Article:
Design guidelines help set the stage for the future

October 20, 2021   ·   0 Comments

By Mark Pavilons

Universal design guidelines will help guide King Township in building its treasured communities.
The last of three virtual open houses wrapped up last week, hosted by consultants. They’re working on King’s new urban design guidelines, a comprehensive plan to safeguard the characters of King City, Nobleton and Schomberg. As well, the plan will outline guidelines on the future development of employment lands across King.
Consultant Matt Rodrigues noted they’ve received some great comments from residents at these open houses and they will continue to work with, and learn from residents in each community.
Project manager John Tassiopoulos noted with King’s recently adopted Official Plan, it was time to update the design guidelines, which were originally set out in 2006.
By engaging with residents from each village, it will help identify local aspirations. The aim, he said, is to consolidate guidelines into one document, and serve as a base to create new ones down the road. While it will one all-inclusive plan, each village and its unique characteristics, will be outlined. The plan will also include how to move forward on employment lands.
It will be a go-to strategy with design elements that point to desired results that help shape each community. It will consider housing, mobility options, public spaces and heritage structures.
He said they’re mid-way through the first phase of the process and a draft discussion paper is on the Township’s website. The draft guideliness will be available later this year, with more open houses planned for early 2022. Hopes are it will be finalized in the first quarter of next year.
Tassiopoulos said they want to ensure that residents have every opportunity to get involved and participate, despite current health restrictions.
The employment areas will have their own separate set of guidelines and primarily apply to lands in Schomberg and King City.
The three key areas under examination are village cores, established neighbourhoods and employment areas. These will complement streetscaping and beautification plans, green strategies and King’s Climate Change Action Plan.
The Our King Official Plan identifies growth, intensification, commercial and mixed use developments. Tassiopoulos stressed the Township is adamant about protecting the characters of existing neighbourhoods and there are policies in place to that effect.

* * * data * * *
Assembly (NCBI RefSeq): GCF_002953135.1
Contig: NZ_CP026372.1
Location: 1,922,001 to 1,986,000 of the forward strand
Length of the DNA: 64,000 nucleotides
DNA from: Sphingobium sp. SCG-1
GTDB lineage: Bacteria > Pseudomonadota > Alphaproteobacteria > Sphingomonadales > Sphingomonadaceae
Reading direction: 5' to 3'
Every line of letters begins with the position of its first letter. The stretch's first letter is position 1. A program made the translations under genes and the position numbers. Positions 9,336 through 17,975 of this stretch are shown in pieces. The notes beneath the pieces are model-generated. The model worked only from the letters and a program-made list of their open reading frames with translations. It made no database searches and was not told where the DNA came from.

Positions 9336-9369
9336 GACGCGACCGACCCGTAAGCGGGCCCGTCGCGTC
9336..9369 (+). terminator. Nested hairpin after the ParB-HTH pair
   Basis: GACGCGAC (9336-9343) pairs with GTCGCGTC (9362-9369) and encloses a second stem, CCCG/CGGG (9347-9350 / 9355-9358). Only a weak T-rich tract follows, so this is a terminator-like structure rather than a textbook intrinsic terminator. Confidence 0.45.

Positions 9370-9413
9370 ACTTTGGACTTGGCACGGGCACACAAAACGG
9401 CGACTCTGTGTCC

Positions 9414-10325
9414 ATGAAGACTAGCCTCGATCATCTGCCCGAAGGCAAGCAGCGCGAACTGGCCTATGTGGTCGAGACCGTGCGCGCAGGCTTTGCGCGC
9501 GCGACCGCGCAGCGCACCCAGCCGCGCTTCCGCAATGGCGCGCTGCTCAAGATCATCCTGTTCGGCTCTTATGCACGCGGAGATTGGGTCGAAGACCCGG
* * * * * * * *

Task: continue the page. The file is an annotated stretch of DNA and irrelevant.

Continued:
King planner Kristen Harrison said the Official Plan is very restrictive when it comes to new lots in existing neighbourhoods.
The guidelines will address village cores, with an emphasis on compatibility, heritage and “vibrant main streets.” Taller buildings, streetscape goals, and transportation will all be looked at.
The GO Transit hub in King City is a vital component across the municipality. Intensification is planned around the station in King City. The guidelines will help shed some light on the need for intensification in King City, along with different types of buildings, up to six storeys in some cases. Already, council is reviewing plans for condos and townhouses in the village.
Tassiopoulos noted longer buildings are coming, too and the guidelines will help address the logistics of these types of uses.
Established neighbourhoods take precedent and any future additions, replacements or new builds will have to fit in the existing neighbourhood characteristics.
Employment lands, typically located at village entrances, or gateways, will need to be part of a clear vision. There’s an emphasis on prestige industrial developments.
In Nobleton, there’s a need to enhance public spaces and build on the work that’s already been done,
Rodrigues pointed out the set of guidelines will make it easier for staff and eliminates duplication that exists in the current set of village designs. It will be tailor-made to each village.
Tassiopoulos said they’re not jettisoning current guidelines, just streamlining them.
Nobleton resident Lori Holjevac said homeowners are sensitive to any future developments in the village, and they’re not really keen on condos or high-rise buildings. “We’re a village, we came here to escape the density of the city,” she said.
Harrison noted there’s a maximum height of 4 storeys and 6 in some very specific locations. The Township is not suggesting such buildings everywhere, and is mindful of the character of Nobleton.
Councillor David Body said the bottom line in all of this is that Nobleton has very limited water/wastewater capacity, which limits future development. It can only accommodate a certain amount of new growth.



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